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Logic & Scientific Philosophy

Vonnegut Logic

No names have been changed in order to protect the innocent. Angels protect the innocent as a matter of Heavenly routine.

-Kurt Vonnegut, Bagombo Snuff Box (1999)

The writer is deciding whether or not to change the names of real-life people as he incorporates them into his story. He justifies his decision with his statement that places the protection of the people in the hands of angels, rather than his own. I decided put the statements into the form of a disjunctive syllogism.

Either by changing their names when they’re used in fiction, or by NOT changing their names when they’re used in fiction, the innocent is protected.

By angels following their Heavenly routine, the innocent is protected.

Therefore, by NOT changing their names when they’re used in fiction, the innocent is protected.

A= changing their names when they’re used in fiction

B= NOT changing their names when they’re used in fiction

C= innocent is protected

D= angels following their Heavenly routine

Either A or B is a C

D is a C

Therefore B is a C

(I may or may not have spent a considerable amount of time choosing the form in which Vonnegut’s point would make the most sense.)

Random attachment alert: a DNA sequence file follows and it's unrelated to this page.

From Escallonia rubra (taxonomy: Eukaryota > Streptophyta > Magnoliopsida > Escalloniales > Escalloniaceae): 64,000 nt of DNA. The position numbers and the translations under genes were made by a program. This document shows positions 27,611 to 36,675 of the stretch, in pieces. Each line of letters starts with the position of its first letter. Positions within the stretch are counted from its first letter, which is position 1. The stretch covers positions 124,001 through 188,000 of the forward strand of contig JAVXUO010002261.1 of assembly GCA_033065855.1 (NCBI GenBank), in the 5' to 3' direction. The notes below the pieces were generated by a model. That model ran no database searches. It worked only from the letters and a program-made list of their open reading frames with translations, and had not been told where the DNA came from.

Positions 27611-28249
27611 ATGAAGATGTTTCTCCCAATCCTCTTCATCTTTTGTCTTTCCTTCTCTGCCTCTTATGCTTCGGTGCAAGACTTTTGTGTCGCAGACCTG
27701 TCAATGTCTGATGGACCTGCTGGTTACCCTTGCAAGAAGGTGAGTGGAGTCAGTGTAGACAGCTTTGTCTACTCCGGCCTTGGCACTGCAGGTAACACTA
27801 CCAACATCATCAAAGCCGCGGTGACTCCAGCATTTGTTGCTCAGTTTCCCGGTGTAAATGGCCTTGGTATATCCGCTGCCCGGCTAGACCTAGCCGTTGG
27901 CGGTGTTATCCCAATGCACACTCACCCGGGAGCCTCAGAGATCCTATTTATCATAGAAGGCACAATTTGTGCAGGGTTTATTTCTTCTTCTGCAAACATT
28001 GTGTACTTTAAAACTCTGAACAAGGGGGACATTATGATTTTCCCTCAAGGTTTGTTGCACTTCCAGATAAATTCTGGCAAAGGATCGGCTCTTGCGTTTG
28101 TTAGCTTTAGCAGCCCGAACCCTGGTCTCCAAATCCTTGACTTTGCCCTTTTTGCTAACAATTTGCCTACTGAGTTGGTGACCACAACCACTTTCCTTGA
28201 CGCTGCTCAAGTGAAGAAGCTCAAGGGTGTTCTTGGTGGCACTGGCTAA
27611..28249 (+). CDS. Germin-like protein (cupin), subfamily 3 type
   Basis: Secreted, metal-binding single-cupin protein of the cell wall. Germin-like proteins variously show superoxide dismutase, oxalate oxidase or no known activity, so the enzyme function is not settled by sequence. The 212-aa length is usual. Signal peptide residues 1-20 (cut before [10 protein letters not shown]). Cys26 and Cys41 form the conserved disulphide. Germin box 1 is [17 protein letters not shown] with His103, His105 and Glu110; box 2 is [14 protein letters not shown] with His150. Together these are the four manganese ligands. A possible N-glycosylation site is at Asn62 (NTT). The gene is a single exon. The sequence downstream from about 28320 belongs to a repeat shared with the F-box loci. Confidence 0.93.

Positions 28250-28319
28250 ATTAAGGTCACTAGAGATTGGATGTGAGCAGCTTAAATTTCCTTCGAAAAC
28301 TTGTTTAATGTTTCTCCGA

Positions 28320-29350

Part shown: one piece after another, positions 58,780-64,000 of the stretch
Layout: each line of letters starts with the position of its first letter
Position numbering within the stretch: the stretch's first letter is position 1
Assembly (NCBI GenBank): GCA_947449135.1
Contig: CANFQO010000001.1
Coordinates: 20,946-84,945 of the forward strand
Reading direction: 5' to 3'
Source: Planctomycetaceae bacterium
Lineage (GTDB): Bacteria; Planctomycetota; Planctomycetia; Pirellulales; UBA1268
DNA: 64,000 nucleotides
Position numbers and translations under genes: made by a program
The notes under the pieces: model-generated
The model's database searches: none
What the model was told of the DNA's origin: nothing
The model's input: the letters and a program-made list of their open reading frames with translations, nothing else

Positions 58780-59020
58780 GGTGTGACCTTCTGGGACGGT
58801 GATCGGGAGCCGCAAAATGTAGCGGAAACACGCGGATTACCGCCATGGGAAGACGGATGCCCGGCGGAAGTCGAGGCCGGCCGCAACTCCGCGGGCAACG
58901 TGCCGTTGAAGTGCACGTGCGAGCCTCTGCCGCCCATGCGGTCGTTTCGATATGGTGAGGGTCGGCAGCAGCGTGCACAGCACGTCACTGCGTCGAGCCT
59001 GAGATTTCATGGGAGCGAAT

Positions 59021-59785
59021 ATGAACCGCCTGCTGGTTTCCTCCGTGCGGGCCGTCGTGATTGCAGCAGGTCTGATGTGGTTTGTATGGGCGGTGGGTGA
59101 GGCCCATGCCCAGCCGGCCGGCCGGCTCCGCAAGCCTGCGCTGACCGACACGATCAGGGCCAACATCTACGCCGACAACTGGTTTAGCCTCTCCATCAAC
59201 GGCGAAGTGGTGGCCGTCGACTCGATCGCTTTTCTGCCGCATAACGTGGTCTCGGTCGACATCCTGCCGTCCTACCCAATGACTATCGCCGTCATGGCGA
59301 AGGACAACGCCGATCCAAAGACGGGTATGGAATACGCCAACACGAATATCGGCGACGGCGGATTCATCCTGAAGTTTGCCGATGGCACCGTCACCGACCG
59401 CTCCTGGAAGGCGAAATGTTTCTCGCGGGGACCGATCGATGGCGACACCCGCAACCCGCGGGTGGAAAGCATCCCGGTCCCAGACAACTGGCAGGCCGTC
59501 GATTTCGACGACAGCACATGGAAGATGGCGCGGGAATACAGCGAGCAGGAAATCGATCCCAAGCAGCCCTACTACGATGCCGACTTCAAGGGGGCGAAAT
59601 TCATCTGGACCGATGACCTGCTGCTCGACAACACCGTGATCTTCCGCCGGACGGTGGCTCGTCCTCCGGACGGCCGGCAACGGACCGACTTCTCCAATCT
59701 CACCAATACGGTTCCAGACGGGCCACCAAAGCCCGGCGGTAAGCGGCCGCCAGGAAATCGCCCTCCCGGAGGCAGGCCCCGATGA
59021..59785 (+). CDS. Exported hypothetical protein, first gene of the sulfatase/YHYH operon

This argument is invalid. It does not follow the form of a disjunctive syllogism, therefore is a formal fallacy. Because the writer cannot eliminate A or B, or simply chooses not to, he adds a D to create the conclusion he wants. In terms of truth, the second premise may or may not be true, as the existence of angels is very much up for debate. Under these circumstances, we will say this is false, creating an untrue conclusion. The writer is simply providing some sort of justification for not changing the names of the people he includes in his books. For all these reasons, the argument is not sound.

In this case, we are dealing with Kurt Vonnegut. In my humble opinion, it is simply Vonnegut throwing out a perfectly defendable reason to say “Watch me not care.”

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Discussion

One thought on “Vonnegut Logic

  1. I wouldn’t call this an explanation. Explanations look a lot like arguments, but instead of showing that a proposition is true, they explain *why* a proposition is true.

    No names were change. *why*? Because the angels will protect the innocent.

    Explanations are judged according to different criteria. We already know that whatever is being explained is true. We ask questions like, ‘is this the best explanation?’, ‘can the explanation be tested?’, etc.

    Posted by Stephen Downes | October 7, 2012, 4:32 am

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